Connecting a JR EA131 RC satellite receiver to an Arduino

Thanks to this blog post from Øystein I was finally able to connect a JR EA131 satellite receiver to an Arduino over SPI.
The blog post describes how to connect a Spectrum satellite receiver which is somehow similar. However, the JR receiver I have didn’t work with the SpectrumRC library from Øystein.
I’m not sure if this was because the JR EA131 is a DSM-J device (and not DSM2) or if it’s just another device revision.
Anyhow, I found out, that the satellite receiver indeed sends it data with 115200 8-N-1. But instead of 16 bytes per frame (starting with 0x03 0x01), the EA131 sends 32 bytes per frame. There are some kind of 16 bit start values each 16 bytes (0x00 0x46 in the screen shot), but unfortunately they seem to change every once in a while (at least when powering off/on the satellite receiver). So these cannot be used as easy way to determine the start of a frame.
It was fairly easy to reverse engineer the positions of the 7 channel values, though:

Each channel value has its own range:
THRO 0x8000 - 0x87ff
RUDD 0x1800 - 0x1fff
AILE 0x0800 - 0x0fff
ELEV 0x1000 - 0x17ff
GEAR 0x2000 - 0x27ff
AUX2 0x3000 - 0x37ff
FLAP 0x2800 - 0x2fff

With that information, I was able to write a “synchroniz()” function which is called at begin of a sketch. It reads the next 32 byte from the serial bus and looks for 3 of the 7 channel values according to their specific value range. That way, the data stream can be synchronized.

I wrote a small sketch to test the synchronization and value readout.
The values are stored in an array (channel), using a channelMap. The values are also remapped to go from 1000 … 2000 (decimal), which is the correct value range for use in the MultiWii firmware (which is where I plan to use the code eventually).

Please note, that I wrote the test sketch on a Arduino Duemillanove, using the “split SPI (Send > USB, Receive < TTL)” tip from Øystein.

It’s should be fairly easy to port it to an Arduino Mega with more than one Serial bus.

Here’s the test sketch:

/*********** RC alias *****************/
#define ROLL       0
#define PITCH      1
#define YAW        2
#define THROTTLE   3
#define AUX1       4
#define AUX2       5
#define CAMPITCH   6
#define CAMROLL    7
#define NA         8

int channelMap[] = {PITCH, AUX1, AUX2, NA, NA, NA, THROTTLE, NA, YAW, NA, NA, NA, NA, NA, ROLL, CAMPITCH};
unsigned int channels[9]={0};
int valueOffsetts[] = {0x0800, 0x1000, 0x1800, 0x8000, 0x2000, 0x3000, 0x2800, 0x0};
int channel=0;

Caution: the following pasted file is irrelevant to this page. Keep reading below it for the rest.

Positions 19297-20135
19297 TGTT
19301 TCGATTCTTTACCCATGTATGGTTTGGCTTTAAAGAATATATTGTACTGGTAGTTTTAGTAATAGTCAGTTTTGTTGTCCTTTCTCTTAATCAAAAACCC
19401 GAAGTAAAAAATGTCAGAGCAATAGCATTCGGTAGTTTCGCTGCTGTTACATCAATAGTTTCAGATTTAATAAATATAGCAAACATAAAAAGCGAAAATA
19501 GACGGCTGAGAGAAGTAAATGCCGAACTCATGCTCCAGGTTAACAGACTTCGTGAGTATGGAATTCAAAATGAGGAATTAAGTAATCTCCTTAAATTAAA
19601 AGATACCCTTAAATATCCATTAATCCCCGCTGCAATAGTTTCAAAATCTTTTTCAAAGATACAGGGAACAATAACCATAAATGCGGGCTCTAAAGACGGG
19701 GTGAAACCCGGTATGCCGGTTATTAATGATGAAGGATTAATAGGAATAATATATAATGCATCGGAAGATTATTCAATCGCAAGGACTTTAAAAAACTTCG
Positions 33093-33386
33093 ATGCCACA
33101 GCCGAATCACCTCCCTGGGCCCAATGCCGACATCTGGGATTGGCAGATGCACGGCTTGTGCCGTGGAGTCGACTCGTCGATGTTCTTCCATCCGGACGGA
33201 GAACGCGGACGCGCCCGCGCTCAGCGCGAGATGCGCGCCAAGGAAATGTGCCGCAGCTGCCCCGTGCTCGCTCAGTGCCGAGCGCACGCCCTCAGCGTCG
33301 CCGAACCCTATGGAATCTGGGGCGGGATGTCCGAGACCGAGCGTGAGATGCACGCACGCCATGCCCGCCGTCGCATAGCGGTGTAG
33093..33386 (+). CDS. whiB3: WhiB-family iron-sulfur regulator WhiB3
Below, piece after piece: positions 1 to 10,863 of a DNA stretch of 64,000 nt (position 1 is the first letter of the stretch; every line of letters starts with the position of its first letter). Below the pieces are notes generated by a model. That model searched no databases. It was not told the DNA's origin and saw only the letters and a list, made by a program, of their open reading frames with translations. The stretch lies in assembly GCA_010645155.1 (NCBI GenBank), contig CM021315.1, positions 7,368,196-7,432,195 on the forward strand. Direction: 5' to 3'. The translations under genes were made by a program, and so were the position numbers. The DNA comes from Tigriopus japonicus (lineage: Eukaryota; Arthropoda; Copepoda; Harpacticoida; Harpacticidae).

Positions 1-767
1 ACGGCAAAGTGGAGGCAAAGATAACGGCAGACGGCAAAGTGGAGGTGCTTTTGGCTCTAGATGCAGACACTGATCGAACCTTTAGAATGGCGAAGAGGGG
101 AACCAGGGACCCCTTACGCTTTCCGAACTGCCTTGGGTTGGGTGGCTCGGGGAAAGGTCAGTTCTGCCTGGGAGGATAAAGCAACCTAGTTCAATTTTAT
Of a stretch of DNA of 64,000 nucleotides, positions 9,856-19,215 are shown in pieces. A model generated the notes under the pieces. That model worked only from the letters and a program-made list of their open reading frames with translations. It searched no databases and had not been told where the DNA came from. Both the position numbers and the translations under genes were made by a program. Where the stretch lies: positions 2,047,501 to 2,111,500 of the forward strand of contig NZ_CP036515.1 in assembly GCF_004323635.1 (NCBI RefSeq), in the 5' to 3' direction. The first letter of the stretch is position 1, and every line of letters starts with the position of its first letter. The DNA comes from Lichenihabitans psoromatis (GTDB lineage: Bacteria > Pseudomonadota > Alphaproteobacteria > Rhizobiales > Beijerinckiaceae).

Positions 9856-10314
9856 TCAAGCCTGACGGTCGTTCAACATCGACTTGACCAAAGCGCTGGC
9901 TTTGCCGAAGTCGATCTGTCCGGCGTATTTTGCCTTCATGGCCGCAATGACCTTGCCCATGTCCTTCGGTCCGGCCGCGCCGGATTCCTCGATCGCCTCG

boolean cByte=false;
unsigned int prevByte;

void setup()  
  pinMode(redLedPin, OUTPUT);
  boolean synched=false;
  for(int i=0;i<10&&!synched;i++)
    synched = synchronize();
    Serial.println("No Synch!");

void loop()
  while (Serial.available()) {
    unsigned int val =;
      if(cByte) {
          channels[channelMap[channel]] = ((prevByte*256+val)-valueOffsetts[channelMap[channel]])/2+976;
        channel = (channel+1)%16;
    prevByte = val;
    cByte = !cByte;

void showChannels()
  for(int i=0;i<8;i++)
      case ROLL: Serial.print("ROLL: "); break;
      case PITCH: Serial.print(" PITCH: "); break;
      case YAW: Serial.print(" YAW: "); break;
      case THROTTLE: Serial.print(" THROTTLE: "); break;
      case AUX1: Serial.print(" AUX1: "); break;
      case AUX2: Serial.print(" AUX2: "); break;
      case CAMPITCH: Serial.print(" CAMPITCH: "); break;
      case CAMROLL: Serial.print(" CAMPROLL: "); break;

    Serial.print(" ");

boolean synchronize()
    unsigned int syncBuff[32];
    // Reset the Serial ringbuffer
    // This gives this function more time to figure the start byte out
    // without meanwhile overflowing the ringbuffer in the background.
    // Get the next 32 Bytes for an analysis
    int i = 0;
    // These are the valid value ranges of the ELEV, GEAR and AUX2 channels
    // which are transmitted in three sequential 16 bit values in a datablock
    unsigned int triggers[] = {0x1000, 0x17ff,    0x2000, 0x27ff,    0x3000, 0x37ff};

    // To find a well defined starting point in the byte stream
    // look for three 16 bit values which are fitting in these ranges respectively
    int startByte;
    boolean syncFound=false;
    for(startByte=0; startByte<32 && !syncFound; startByte++)
      syncFound = true;
      for(int trigger=0; trigger<3; trigger++)
        int i1 = (startByte+trigger*2)%32;
        int i2 = (startByte+trigger*2+1)%32;
        unsigned int val = syncBuff[i1]*256+syncBuff[i2];        
        if(val < triggers[2*trigger] || val > triggers[2*trigger+1])
    // A matching start byte has been found...
      // "remove" bytes from the Serial ringbuffer until the next
      // datablock start
          if(Serial.available()) {
      // The next byte in the ringbuffer is now the first byte of the first 16 bit value
      // of the datablock (ELEV)
    return syncFound;